This book really takes the reader into the Igbo culture. Achebe shows the traditional culture very well, a culture which is rife with superstition but rich in context. I loved the inclusion of the African proverbs and folk tales, and the details of the Igbo clan system. Achebe also shows how tightknit precolonial African culture was and how, despite not having the so-called civilized institutions, things went pretty smoothly because of the community spirit and also the societal rules. The importance of ancestors in society is a part of this:

“The land of the living was not far removed from the domain of the ancestors. There was coming and going between them.”

Achebe managed to inject some humour into such bleak subject matter, although I think this feat is quite common among African writers:

”You grew your ears for decoration, not for hearing.”

What I found difficult to come to terms with, as an African Christian myself, is the horrific way Christianity was introduced to the African continent. However, despite the lack of respect the colonialists showed to the people, it’s hard to deny that there were some aspects of African tradition that were outdated and people had the option of leaving such tradition behind, especially if it was harmful. For example, in this book the outcasts and the parents of twin babies (who had to kill their babies to prevent evil from entering the village) obviously found it easier to abandon tradition.

I think this book was the first one that made me realize the terrible impact of colonialism. I’ve always been curious about how Chinese women with bound feet must have felt after that fashion was seen as barbaric and unfashionable, and in the same vein I’ve also wondered about how those in African cultures who had lots of power and were accorded lots of respect might have felt when new values undermined everything they had worked towards.

This book reminds me a lot of Ngugi wa Thiong’o’s “The River Between” which focuses on similar subject matter, albeit on the other side of the continent (Kenya). I would highly recommend both of them.
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I read this many years ago as a teenager, before it was as well known as it is today, and then I read it again in college. Readers often expect imperialism to be dealt with in black and white. 
Either the author desires to see native ways preserved and consequently views any imperial attempts as immoral and threatening, or he's a Kipling-style "white man's burden" devotee who believes non-European cultures ought to be improved by supervision from their European "superiors." Yet Things Fall Apart is a novel that complicates both of those simplistic views. In it, a desire to preserve the native way of life coexists with an urge to admit improvements to it. A tension inevitably arises from the juxtaposition of these two goals. In Things Fall Apart, this tension courses through every page, and it is part of what makes the book so fascinating.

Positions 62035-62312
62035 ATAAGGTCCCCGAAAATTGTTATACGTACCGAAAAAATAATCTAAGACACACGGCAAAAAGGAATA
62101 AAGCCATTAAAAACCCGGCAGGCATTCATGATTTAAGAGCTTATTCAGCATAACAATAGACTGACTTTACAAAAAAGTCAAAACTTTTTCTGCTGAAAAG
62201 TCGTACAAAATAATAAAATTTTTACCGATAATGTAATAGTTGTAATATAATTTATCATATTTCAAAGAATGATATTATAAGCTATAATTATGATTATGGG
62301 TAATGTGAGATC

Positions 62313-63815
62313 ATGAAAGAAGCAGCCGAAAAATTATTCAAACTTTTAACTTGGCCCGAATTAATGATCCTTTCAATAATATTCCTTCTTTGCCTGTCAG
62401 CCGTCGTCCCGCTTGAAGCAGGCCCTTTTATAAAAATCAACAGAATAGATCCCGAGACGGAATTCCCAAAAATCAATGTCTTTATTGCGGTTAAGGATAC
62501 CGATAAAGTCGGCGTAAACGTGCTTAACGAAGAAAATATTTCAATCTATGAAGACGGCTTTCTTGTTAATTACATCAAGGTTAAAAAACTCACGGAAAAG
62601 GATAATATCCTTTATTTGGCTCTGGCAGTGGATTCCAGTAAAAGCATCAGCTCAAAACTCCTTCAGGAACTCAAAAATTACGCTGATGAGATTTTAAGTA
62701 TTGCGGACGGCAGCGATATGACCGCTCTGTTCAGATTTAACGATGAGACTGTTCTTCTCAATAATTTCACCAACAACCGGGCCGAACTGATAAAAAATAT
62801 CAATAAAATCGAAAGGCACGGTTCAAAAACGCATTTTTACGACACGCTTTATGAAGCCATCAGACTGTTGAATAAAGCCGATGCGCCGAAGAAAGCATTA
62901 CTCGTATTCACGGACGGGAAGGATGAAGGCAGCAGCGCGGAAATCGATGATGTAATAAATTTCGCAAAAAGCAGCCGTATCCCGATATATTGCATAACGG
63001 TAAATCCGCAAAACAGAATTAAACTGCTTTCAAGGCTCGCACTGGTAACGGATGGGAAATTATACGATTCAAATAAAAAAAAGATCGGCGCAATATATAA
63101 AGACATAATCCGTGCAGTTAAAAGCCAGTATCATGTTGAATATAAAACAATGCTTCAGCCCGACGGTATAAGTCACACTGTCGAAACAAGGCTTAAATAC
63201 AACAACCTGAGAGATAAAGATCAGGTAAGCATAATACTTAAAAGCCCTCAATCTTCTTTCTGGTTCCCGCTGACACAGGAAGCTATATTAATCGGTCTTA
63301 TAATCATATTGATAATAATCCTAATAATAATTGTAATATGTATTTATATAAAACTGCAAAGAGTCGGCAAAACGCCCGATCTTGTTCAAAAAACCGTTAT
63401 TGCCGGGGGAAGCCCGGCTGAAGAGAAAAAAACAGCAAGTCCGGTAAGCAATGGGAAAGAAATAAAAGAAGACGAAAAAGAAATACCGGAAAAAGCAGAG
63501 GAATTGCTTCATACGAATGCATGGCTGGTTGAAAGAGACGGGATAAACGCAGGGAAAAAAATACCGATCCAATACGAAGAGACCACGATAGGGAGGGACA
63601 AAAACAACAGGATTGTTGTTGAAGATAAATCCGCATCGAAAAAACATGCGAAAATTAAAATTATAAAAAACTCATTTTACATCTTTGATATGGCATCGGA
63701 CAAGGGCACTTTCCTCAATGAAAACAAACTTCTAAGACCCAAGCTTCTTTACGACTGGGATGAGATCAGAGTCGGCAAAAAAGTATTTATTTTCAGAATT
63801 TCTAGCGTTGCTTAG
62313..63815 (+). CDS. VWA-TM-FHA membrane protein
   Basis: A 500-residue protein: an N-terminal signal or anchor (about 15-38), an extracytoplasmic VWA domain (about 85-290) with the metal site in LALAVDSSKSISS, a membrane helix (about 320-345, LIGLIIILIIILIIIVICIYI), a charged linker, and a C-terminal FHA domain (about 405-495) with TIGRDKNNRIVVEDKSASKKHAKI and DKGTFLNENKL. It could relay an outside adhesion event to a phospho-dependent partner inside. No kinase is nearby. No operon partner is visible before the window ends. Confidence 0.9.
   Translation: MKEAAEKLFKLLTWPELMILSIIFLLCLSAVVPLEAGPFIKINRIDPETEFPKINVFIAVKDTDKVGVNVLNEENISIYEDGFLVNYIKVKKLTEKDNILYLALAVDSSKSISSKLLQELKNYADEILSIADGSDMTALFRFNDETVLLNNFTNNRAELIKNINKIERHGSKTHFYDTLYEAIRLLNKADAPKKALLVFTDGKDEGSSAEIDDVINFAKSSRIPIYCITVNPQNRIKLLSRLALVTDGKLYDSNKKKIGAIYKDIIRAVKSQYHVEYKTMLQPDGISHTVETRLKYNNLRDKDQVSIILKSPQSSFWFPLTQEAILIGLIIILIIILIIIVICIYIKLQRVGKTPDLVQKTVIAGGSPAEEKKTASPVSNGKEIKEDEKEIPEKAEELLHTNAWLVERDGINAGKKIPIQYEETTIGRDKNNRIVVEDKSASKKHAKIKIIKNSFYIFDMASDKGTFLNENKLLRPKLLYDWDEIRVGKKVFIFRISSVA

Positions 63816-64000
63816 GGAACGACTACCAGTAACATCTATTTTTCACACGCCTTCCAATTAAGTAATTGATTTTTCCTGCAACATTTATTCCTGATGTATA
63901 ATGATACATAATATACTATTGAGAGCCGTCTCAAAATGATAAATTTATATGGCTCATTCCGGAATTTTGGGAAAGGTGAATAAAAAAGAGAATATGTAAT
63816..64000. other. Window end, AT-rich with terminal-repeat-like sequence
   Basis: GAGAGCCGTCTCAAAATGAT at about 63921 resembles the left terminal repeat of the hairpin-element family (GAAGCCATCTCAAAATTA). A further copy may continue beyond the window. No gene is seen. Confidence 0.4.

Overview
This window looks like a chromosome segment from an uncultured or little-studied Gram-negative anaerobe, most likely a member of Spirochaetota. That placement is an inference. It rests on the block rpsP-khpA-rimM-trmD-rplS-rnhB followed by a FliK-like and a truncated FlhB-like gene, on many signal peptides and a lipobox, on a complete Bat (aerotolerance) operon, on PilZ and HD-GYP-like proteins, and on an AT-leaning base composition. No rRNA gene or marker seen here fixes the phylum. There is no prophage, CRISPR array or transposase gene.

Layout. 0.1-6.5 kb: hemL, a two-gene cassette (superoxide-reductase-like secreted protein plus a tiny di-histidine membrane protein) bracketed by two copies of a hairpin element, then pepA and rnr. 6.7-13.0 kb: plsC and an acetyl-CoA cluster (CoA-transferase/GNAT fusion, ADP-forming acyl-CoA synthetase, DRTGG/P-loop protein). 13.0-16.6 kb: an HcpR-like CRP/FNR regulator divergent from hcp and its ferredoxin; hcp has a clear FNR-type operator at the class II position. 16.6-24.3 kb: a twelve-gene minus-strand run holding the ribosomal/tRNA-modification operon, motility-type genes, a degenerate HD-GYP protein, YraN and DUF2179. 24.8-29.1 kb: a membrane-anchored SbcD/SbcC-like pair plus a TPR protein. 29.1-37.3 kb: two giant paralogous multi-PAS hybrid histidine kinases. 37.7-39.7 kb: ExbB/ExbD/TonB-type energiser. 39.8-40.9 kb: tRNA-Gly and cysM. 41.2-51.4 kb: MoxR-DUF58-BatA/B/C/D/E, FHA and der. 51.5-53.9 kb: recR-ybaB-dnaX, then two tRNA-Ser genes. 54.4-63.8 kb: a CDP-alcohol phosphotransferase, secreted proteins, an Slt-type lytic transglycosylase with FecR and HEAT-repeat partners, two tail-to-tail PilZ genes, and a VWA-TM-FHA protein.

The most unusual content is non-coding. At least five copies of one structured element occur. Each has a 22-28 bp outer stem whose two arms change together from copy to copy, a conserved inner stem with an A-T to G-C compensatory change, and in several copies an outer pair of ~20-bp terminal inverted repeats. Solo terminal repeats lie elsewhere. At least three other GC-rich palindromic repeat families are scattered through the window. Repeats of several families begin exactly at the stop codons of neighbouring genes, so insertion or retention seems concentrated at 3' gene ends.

Achebe seems to despise the tendency to simplify complex human life. The events that occur in Things Fall Apart signify the destruction of an entire way of life, an obliteration of the ties that bind a people together. Yet it is not that Achebe unconditionally embraces the culture of the Ibo people. He makes the reader feel for Okonkwo's father, whose failure by Ibo standards is the source of Okonkwo's severity, and for his son, Nwoye, who does not fit into the strictly ordered masculine warrior society.

I appreciated, especially, Achebe's nuanced portrayl of both the positive and negative aspects of missionary activity. When the missionaries come to Nigeria, the church provides a haven for the discontent: for the woman who can not bear to leave her twins to die, for the outcasts who are shunned by the community, and for Nwoye, who can only fit into Ibo society by denying himself. I was moved by Achebe's depiction of how Christianity provides a place for the outcast: the hymn they sing about brothers "who sat in darkness and in fear seemed to answer a vague and persistent question that haunted [Nwoye's] young soul--the question of the twins crying in the bush and the question of Ikemefuna who was killed. He felt a relief within as the hymn poured into his parched soul."

Yet by providing an outlet for the discontent, the church begins to unravel the ties that bind the Ibo people together. Although the church gives dignity to the outcast and the misunderstood, the second missionary who comes fails to restrain his converts from injuring the dignity of other Ibos. Achebe makes us sympathize with Nwoye's dissatisfaction and acknowledges that Ibo culture was imperfect, but through Okonkwo he also shows us what was lost when the Ibos failed to preserve their culture from the onslaught of the Europeans. What was lost, Achebe has said elsewhere, was DIGNITY, "and it is this that they must now regain. The worst thing that can happen to any people is the loss of their dignity and self-respect. The writer's duty is to help them regain it by showing in human terms what happened to them." Achebe succeeds brilliantly. He painfully and tragically depicts the tragedy that can result when the only way of life a man has ever known begins to crumble.